Why Panda Bears are in Danger of Extinction?

The Panda bears are in danger of extinction Because its natural habitat has been largely destroyed by humans for housing construction and recreation and tourism. To this is added poaching and that the reproductive cycle of pandas is slow and complicated.

The bamboo plant is the main source of food for pandas. A few years ago, bamboo forests were continuous and uninterrupted strips where pandas could migrate from place to place, find food and breed.

The panda bear is in danger of extinction

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Thanks to accelerated urbanization, bamboo forests have lost continuity and are now localized in small patches fragmented throughout China. This prevents the pandas from migrating from one place to another in search of food once the bamboo is scarce where it is found (Smith, 2016).

Similarly, the fragmentation of bamboo forests prevents groups of pandas from meeting and interacting with other groups of the same species, which affects the processes of genetic diversity that ensure the welfare of the species.

Other reasons that have contributed to the extinction of pandas are poaching, which has been heavily penalized by the Chinese government since 1990, and the speed of reproduction of pandas, which tends to be slow and complicated both in freedom and in captivity.

For more than twenty years, the Chinese government has made efforts to protect the pandas by creating protected areas and protected natural reserves. Similarly, international collaborative programs have been established with various zoos around the world to breed pandas and contribute to their preservation.

Why Panda Bears are in Danger of Extinction? Distribution of the pandas population

Bamboo Consumption

Bamboo has a natural cycle of flowering and death that prevents the pandas from feeding on it. When this cycle coincides with the presence of the pandas, they must migrate to a different forest where the bamboo is fit to consume. Fragmentation of forests prevents this from happening, condemning the pandas to death.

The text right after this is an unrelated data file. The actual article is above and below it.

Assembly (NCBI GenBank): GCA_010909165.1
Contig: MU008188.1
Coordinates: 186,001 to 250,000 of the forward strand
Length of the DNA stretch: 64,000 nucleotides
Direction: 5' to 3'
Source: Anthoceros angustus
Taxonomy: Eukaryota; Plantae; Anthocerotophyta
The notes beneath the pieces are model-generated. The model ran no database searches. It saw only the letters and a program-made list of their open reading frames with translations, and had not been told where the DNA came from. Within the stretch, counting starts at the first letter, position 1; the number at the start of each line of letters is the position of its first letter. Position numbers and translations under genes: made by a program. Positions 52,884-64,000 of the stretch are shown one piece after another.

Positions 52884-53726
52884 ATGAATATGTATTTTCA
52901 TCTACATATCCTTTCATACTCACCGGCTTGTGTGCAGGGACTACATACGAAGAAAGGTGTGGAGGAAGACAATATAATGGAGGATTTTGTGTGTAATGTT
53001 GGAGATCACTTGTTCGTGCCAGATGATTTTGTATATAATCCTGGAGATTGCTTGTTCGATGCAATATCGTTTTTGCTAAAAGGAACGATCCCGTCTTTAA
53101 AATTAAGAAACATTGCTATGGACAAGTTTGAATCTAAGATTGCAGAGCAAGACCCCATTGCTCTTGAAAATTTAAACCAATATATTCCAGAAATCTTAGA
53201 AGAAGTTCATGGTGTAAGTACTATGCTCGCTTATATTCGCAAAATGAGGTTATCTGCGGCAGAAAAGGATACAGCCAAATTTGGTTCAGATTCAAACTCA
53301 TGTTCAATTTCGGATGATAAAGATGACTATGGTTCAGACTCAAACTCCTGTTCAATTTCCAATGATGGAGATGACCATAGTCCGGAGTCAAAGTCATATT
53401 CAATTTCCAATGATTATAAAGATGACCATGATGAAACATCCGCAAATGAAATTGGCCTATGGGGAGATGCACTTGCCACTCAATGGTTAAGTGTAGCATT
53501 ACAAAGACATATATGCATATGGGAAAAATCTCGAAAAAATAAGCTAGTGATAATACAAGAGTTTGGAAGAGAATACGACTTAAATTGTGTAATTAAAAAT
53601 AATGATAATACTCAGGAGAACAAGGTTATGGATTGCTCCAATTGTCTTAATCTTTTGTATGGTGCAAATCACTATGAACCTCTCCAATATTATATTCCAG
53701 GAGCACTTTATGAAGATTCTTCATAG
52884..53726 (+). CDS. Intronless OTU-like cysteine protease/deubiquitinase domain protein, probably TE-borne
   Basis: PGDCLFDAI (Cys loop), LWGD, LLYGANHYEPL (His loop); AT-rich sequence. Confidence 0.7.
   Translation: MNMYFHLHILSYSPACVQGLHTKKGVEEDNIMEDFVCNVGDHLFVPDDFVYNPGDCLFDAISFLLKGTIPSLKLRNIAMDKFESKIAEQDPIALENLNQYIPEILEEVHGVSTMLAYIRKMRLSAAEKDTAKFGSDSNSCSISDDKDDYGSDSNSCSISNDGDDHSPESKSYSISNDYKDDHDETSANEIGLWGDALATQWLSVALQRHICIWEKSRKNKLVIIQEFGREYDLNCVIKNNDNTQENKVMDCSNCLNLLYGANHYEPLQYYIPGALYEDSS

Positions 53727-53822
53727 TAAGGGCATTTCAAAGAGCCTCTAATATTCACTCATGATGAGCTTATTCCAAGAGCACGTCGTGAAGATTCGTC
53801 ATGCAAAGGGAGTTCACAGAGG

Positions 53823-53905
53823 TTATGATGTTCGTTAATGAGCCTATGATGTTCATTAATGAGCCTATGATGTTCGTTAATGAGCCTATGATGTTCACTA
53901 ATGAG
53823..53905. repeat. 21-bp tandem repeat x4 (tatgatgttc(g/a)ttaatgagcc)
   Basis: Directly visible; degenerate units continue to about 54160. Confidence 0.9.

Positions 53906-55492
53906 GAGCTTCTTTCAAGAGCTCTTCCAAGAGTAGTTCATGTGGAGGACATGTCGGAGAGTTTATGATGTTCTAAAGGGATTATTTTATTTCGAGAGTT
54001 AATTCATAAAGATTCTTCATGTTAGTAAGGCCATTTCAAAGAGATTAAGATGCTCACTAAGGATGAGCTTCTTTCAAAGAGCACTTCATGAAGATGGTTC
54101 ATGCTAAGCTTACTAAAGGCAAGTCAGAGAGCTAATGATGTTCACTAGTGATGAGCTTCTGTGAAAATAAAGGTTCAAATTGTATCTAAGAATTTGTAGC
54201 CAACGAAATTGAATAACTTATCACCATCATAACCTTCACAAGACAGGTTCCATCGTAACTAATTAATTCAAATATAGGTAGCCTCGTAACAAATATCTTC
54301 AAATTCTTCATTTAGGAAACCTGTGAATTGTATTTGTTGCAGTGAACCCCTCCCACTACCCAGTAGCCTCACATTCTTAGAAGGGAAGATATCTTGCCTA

An adult panda can spend up to 14 hours a day eating bamboo and, due to the poor nutritional content of this plant, a panda needs to consume, on average, between 10 and 20 kilos of bamboo per day (Baccega, 2016).

Although the digestive system of pandas is like that of any bear, its diet is 99% vegetarian and dependent on bamboo. The remaining 1% may include small rodents (a kind of small Chinese hare) or some other type of plants. Pandas may be carnivorous, however, they have evolved to depend on bamboo.

There are several species of bamboo with different cycles of flowering. Pandas can feed on any of these species, and before humans destroyed bamboo forests, pandas would migrate from one species to another, seeking one from which they could feed (Allen, 2011).

The dependence of the bamboo pandas makes them a vulnerable species, since they can not adapt to another habitat or to the intake of other foods. All this makes their survival easily threatened when their natural habitat is destroyed.

Reproductive cycle

Pandas reach reproductive maturity between four and eight years. However, females can only be fertilized during two or three days of the year in the spring season.

In this short span of time, female pandas attract males with their scent, and male pandas should woo females with a call similar to that of goats or sheep.